Teenager Joshua Niman uses the Story Swoop prompts and writing guide to set the tone for a whole summer with one photo.
Story Swoop is a free tool here at Get It Scrapped that you can use to quickly record feelings, details, and context for your photos. You can upload or link up your photo and get a customized writing guide that incorporates it along with your notes. Get Story Swoop.
The 5 Story Swoop prompts.
There are 5 prompts/questions for each story you start with Story Swoop.
- How do you feel when you look at the photo?
- What are concrete details in the photo (and the surrounding situation)?
- What does it mean to be feeling the way you do? Good, bad, something else?
- What’s the immediate situation you’ve photographed? And is there a story to tell?
- What’s the larger context for this situation?
There’s a reason these are the prompts.
With these prompts you:
- identify feelings. These five questions get you connecting the situation you’ve photographed to your feelings.
- use concrete details as trigger and path to understanding. The concrete details in the photo can be a trigger to more feelings, and they can provide deeper understanding of your feelings.
- show the tree and its forest. You’re prompted to tell about the immediate story and to consider the larger context of it. This way you can ground the reader of your journaling quickly and well–they see what’s going on AND they understand what’s going on in your life that may be impacting the photographed situation.
- write a story is short and yet meaningful. The result of answering these five prompts is that you have all the material you need to write a story that’s short and that still provides a detailed and meaningful picture of your life.
Story Swoop in action to give a photo a story.
Story Swooper (and teenager) Joshua Niman used the prompts to give this photo a story.
His prompted notes.
[toggle title_open=”hide” title_closed=”Click here to see Joshua’s notes in response to the Story Swoop prompts.” hide=”yes” border=”yes” style=”default” excerpt_length=”0″ include_excerpt_html=”no”]
1) How do you feel when you look at the photo? A little nostalgic I guess?
2) What are concrete details in the photo (and the surrounding situation)? This is from one of the many walks I took during the summer. I’d go out through the back deck and down the hill behind our house to the river and through the path to the neighborhood dock. I had taken the knife out of my pocket so I could lie down and it was such a perfect day that I wanted a photo.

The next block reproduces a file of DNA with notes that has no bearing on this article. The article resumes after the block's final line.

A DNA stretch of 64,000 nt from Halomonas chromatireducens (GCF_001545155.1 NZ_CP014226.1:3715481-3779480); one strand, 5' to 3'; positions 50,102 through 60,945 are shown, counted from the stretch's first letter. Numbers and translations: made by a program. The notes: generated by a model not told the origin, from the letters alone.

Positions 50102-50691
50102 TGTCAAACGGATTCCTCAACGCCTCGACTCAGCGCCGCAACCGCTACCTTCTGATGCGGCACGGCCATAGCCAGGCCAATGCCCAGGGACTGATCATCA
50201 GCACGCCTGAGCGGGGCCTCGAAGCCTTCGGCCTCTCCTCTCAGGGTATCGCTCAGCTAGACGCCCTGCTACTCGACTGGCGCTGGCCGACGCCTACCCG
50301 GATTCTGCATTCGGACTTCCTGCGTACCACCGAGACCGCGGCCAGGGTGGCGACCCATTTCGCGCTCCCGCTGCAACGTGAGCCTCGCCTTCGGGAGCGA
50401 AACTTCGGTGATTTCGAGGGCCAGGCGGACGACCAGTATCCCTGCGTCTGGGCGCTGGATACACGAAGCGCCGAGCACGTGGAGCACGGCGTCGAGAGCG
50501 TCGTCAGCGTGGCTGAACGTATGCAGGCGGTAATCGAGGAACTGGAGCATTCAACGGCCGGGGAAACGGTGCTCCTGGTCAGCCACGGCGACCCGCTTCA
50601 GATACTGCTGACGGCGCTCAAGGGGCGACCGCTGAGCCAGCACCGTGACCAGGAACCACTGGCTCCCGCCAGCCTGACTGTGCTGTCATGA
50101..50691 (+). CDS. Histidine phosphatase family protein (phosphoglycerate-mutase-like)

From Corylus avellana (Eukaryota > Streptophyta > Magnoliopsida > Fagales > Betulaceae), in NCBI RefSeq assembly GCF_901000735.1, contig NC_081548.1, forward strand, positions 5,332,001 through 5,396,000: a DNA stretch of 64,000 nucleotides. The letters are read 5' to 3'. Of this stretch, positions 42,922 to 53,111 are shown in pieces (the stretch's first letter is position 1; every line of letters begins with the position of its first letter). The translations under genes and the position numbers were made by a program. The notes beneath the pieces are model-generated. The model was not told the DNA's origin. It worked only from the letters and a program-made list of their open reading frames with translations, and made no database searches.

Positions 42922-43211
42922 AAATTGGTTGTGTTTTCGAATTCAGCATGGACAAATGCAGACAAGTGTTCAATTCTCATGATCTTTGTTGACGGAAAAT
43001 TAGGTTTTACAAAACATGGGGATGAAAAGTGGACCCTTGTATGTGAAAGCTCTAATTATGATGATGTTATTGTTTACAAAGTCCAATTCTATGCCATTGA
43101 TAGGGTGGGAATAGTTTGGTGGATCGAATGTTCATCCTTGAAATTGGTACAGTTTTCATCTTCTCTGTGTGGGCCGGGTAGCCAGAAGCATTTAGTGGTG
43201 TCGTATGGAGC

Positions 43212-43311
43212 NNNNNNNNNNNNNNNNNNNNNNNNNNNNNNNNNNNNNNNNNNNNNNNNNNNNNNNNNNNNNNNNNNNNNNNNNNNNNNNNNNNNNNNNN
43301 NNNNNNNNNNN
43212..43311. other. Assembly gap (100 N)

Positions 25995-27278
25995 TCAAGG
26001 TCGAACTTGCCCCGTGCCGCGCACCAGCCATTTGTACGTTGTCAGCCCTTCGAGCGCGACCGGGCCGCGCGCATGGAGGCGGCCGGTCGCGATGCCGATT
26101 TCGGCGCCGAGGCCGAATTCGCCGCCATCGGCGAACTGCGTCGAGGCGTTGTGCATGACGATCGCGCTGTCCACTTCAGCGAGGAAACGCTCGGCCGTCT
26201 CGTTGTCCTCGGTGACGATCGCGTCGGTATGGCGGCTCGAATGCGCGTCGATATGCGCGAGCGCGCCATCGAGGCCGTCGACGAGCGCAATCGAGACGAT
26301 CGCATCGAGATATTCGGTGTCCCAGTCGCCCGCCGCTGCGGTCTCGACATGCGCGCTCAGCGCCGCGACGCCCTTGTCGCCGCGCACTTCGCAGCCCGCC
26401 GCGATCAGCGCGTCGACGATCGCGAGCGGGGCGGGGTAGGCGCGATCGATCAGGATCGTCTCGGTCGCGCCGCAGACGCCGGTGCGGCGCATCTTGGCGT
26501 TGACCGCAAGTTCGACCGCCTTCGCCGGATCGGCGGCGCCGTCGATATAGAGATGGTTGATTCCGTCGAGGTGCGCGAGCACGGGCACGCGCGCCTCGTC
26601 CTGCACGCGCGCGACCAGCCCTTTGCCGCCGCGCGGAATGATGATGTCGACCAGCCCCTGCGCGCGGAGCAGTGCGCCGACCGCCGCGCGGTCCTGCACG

3) What does it mean to be feeling the way you do? Good, bad, something else? It’s typical of the time I spent at home during last summer, lots of walks to the dock and lots of thinking about what was going on with my friends. I sent the photo to Emily shortly after, she liked it a lot and I ended up taking another when the sun was going down from the same angle.
4) What’s the immediate situation you’ve photographed? And is there a story to tell? I took my knife out and set it on the dock so I could lie down comfortably. It was so nice I wanted a photo, the photo was so clear I was shocked.
5) What’s the larger context for this situation? I was feeling both stressed and bored last summer, and I went for a lot of walks to the dock, sometimes during the day, sometimes at night. I always went barefoot because I like the feeling on my feet and I always took one of my knives.[/toggle]
Story Swoop includes a writing guide that presents your notes back to you with a suggested story structure. Here’s Joshua’s story.
Last summer I found that walks to the dock were really calming. I always went barefoot (didn’t please my mother) and I’d leave kind of randomly during the day or the evening, going out the deck door and down the hill behind our house to the river. It was a nice daily habit, though, and I’d generally end up sitting on the neighborhood dock.
I’m in the habit of bringing knives everywhere, and this day the knife on hand was the black fixed blade. I took it out so I could lie on the dock, and I was surprised at how clear everything looked and how gorgeous the sky was reflected on water.
I took a photo of the knife on the dock and sent the photo to Emily shortly after. She liked it a lot and I ended up taking another when the sun was going down from the same angle. This photo is one of the only photos I’ve ever taken just because I thought it would make for a pretty photograph, and one of the only photos I’ve taken that I like to look at. It still stuns me a little. Photo 8/13. Journaled 11/13. Josh N.
Give the story a home.
Once you’ve given a photo its story, how will you connect the two and save them? What kind of home will you give your story?
Possible story homes:
- Organize your photos in a digital album and put the journaling in the metadata.
- Put your photo and its story on your blog or tumblr or facebook page.
- Print your photo and story from your word processing software.
- Put your printed photo and story into a pocket page.
- Make a scrapbook page.
Pocket pages (a la Project Life products) are a great alternative is you don’t want to make an elaborate scrapbook page but want your photo and story together. “Walks to the Dock” takes a phrase from the first sentence as its title and has the photo in one pocket and pieces of patterned paper in the others, giving the journaling a home. This is a digital scrapbook page: everything was put together in Photoshop and it can be viewed on a computer or printed out.